She related the acclimation of Asians to OTT platforms as a reason for the fragmented approach to regulation.

"There is a lot more to go before we reach that point where people are really accustomed to using online video streaming or subscription video-on-demand platforms," she explained.

In the Philippines, for example, the Movie and Television Review and Classification Board wants to expand its reach to cover films distributed via OTT. However, that proposal seems to have remained in the drawing board.

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Aside from regulation, piracy is another burden for OTT platforms in Asia. The rapid development of broadband infrastructure in the region allows OTT platforms to expand, yet faster internet also means faster access to pirated content, according to Venugopal.

Singapore, despite having one of the fastest internet speeds in Asia, ranked ninth for global piracy in 2016.

The study by tech firm Muso found out that Singaporeans visited piracy sites 191 billion times last year, with an average of 179.38 visits per user.

Next to billing concerns, Venugopal thinks that piracy is the next big challenge for OTT platforms.

"Some [piracy] is because of historical reasons, the way content owners used to sell pieces of content to pay TV platforms and the way they used to slice and dice the rights," he said.

This, in turn, creates a big time lag between when content is released in its home market versus when it is made available elsewhere. Therefore, OTT platforms aim to offer episodes of TV shows at the shortest possible time.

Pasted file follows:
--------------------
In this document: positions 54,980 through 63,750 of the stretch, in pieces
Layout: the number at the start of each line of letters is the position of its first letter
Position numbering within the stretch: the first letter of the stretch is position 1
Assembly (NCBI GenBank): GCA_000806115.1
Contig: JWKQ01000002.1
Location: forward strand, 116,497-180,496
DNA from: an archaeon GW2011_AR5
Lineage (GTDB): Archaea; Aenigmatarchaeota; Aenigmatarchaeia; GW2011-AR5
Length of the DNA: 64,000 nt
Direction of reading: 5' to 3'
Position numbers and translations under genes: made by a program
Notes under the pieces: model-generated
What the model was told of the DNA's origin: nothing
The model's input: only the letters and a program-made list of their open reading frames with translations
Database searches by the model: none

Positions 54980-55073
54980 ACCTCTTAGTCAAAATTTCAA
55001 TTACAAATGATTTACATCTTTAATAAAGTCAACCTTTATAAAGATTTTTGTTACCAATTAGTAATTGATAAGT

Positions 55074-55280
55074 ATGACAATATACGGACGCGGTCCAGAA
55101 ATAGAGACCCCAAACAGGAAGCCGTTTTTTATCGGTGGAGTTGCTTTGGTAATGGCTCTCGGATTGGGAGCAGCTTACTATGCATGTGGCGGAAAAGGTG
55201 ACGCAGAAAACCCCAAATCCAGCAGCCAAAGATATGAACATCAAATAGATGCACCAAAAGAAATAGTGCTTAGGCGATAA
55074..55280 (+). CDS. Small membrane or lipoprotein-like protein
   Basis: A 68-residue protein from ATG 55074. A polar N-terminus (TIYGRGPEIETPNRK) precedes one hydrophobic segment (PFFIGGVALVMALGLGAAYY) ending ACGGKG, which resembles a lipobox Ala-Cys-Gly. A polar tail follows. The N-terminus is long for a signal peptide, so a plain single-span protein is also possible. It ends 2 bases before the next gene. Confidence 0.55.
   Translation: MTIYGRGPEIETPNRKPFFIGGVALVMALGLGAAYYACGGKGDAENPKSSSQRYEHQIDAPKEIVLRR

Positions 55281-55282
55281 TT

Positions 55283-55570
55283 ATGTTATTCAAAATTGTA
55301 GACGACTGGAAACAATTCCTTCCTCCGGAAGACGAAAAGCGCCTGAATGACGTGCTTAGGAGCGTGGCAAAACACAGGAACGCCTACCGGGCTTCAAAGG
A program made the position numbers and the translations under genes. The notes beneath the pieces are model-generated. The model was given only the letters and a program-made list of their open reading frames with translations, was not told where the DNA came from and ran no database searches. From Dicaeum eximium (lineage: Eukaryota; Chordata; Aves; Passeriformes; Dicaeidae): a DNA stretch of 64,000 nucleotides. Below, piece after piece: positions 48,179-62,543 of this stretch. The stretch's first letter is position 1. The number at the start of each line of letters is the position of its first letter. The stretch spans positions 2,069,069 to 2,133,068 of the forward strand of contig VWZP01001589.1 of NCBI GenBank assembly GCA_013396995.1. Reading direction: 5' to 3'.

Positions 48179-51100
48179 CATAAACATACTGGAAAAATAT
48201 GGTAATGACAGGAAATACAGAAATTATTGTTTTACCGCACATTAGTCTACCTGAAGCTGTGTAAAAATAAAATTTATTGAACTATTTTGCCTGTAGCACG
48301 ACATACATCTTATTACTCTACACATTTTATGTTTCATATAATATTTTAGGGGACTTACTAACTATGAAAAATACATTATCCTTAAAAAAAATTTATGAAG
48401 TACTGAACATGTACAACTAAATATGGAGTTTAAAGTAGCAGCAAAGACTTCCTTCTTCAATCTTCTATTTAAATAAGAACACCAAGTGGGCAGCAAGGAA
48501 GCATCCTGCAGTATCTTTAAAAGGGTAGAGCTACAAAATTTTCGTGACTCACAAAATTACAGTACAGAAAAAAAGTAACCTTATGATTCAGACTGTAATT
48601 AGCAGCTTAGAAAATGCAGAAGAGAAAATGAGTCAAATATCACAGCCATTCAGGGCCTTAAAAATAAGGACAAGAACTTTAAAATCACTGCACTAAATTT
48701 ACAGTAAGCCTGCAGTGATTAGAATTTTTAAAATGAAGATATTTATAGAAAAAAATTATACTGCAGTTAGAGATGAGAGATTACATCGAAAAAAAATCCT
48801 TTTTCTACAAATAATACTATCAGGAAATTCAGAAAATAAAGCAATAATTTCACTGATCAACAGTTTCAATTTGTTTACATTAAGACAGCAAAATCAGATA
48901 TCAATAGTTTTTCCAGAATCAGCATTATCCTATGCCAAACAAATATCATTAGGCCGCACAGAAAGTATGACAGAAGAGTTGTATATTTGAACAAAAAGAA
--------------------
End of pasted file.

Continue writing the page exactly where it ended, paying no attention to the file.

For example, India's Hotstar streams "Game of Thrones" the same day as its U.S. airing, following an exclusive deal between Time Warner Inc.'s HBO and Hotstar owner STAR India Pvt. Ltd.

Iflix, meanwhile, offers episodes of Filipino fantasy series "Encantadia" 24 hours after their original broadcast, while PCCW Ltd.'s Viu has episodes of popular Korean dramas like "Weightlifting Fairy Kim Bok-Joo" and "Dr. Romantic" eight hours after airing on TV.

Cruz believes that OTT platforms must treat piracy as a competitor. Telco partnerships and differentiation in terms of offerings and user experience proved highly successful, and increased cooperation between governments and OTT platforms could lead to greater improvements.

"Convenience is a possible perspective that [OTT platforms] can consider when they try to take piracy as a competitor, like how can they make it more convenient for people to get the content that they want, or how else can they make the OTT service more affordable or more reasonably priced," she noted.

Venugopal stressed that OTT operators and content providers must unite against piracy, stressing that, on a pan-Asia perspective, governments need to step up.

"Much more can be done by regulators and governments to tackle piracy," he said, concluding that "it has not been at the top of their to-do list, unfortunately."